Remarks at a UN Ministerial on Peacekeeping

David Hale
Under Secretary of State for Political Affairs
U.S. Department of State
New York City
March 29, 2019

Good morning. Distinguished guests, it’s a great honor to represent Secretary of State Pompeo today. He sends his greetings, and regrets that he was unable to be present personally. He has recorded a message that we will circulate to all of the delegations in attendance.

As Vice President Pence said to the Security Council in 2017, keeping the peace is the UN’s most important mission, and this ministerial is a reminder of our collective commitment to stronger, safer, and more effective peacekeeping.

The Secretary-General’s Action for Peacekeeping initiative is a significant step toward addressing the political and operational challenges facing UN peacekeeping, and lays valuable groundwork for the road ahead. Now, we should begin implementation so we maintain momentum that this initiative has created.

America has long championed peacekeeping reform. We led negotiations in the Security Council to pass a landmark resolution on peacekeeper performance and accountability, Resolution 2436 in September 2018, and we now call on the UN and troop- and police-contributing countries to implement this resolution by finalizing performance policies, using a data-driven approach to deployment decisions, and ensuring that peacekeepers are held to account when misconduct does occur. And we should publicly and widely recognize good performance, but also seek remediation and even repatriation when warranted.

The Cruz Report on Improving the Security of Peacekeepers is clear: safer missions require better-performing peacekeepers, only by focusing on accountability can we expect more effective mission performance and better safety and security for civilians and peacekeepers alike.

America stands ready to support these efforts, not just in words, but in action. As the largest capacity-building contributor, we’ve invested nearly $1.5 billion through our military and police peacekeeping capacity building initiatives alone, and this support reinforces the ability of troop- and police- contributing countries to lead, train, deploy, and sustain peacekeeping forces in the UN and African Union operations effectively.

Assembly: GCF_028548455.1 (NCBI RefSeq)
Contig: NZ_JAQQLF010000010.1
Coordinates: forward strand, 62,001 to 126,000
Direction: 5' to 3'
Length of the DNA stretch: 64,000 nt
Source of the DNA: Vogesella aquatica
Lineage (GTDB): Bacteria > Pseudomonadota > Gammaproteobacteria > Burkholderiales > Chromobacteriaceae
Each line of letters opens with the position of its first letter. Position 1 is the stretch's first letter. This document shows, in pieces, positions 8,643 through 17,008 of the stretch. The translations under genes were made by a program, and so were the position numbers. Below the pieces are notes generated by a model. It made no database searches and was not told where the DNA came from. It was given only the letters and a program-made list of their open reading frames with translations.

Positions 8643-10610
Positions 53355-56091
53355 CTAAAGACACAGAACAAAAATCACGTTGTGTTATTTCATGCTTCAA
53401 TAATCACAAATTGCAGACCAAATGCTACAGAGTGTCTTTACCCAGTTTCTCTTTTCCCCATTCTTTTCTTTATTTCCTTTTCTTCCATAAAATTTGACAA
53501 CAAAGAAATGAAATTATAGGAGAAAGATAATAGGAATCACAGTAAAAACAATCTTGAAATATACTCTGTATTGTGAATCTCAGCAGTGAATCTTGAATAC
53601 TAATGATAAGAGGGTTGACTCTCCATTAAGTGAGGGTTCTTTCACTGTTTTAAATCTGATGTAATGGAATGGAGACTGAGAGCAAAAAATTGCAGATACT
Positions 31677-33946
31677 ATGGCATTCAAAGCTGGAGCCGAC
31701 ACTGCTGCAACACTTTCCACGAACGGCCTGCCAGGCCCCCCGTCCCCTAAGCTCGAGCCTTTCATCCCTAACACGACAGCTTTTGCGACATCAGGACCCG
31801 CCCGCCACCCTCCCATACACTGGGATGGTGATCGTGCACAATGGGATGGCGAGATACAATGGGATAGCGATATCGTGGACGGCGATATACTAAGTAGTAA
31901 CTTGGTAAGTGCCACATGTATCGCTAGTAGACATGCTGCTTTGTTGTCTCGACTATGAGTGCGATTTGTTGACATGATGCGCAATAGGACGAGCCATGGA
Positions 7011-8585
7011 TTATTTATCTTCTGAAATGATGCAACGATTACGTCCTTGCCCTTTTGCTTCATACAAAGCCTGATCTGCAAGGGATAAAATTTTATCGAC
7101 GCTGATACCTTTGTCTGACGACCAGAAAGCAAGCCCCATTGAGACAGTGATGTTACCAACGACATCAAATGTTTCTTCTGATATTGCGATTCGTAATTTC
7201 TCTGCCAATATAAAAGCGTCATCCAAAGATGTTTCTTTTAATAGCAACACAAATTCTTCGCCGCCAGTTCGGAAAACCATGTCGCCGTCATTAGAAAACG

We’re also the largest financial contributor to the UN peacekeeping budget, and provide staff officers, technology support, and subject-matter expertise. We focus on supporting UN and regional efforts to advance the deployment of critical enabling capabilities, such as aviation, medical, and engineering units.

At last year’s ministerial in Vancouver, America announced a joint pledge with Rwanda to provide additional, rapidly deployable peacekeeping units. In support of that commitment, the U.S. has obligated more than $38 million in training and equipment assistance to support Rwanda. Overall, we’ve committed a total of nearly $270 million since 2015 to strengthen rapid response peacekeeping capabilities in select African countries.

Furthermore, we actively support the UN’s goals to increase the percentage of female peacekeepers, enhancing effectiveness of missions and advancing our shared goals related to Women, Peace, and Security.

This year, our pledge will focus on the development of peacekeeping intelligence, surveillance, and reconnaissance capabilities, another area critical to improving the effectiveness of UN operations.

The UN sends peacekeepers into incredibly complex environments to protect those who’ve been victims of war and who have often experienced unimaginable atrocities. As we think about the people these men and women serve, we should not hesitate to do our part to make peacekeeping as safe, effective, efficient, and accountable as possible.

As President Trump told this Assembly in 2017, “if we work together and champion truly bold reform, the UN will emerge as a stronger, more effective, more just, and greater force for peace and harmony in the world.”

Thank you very much.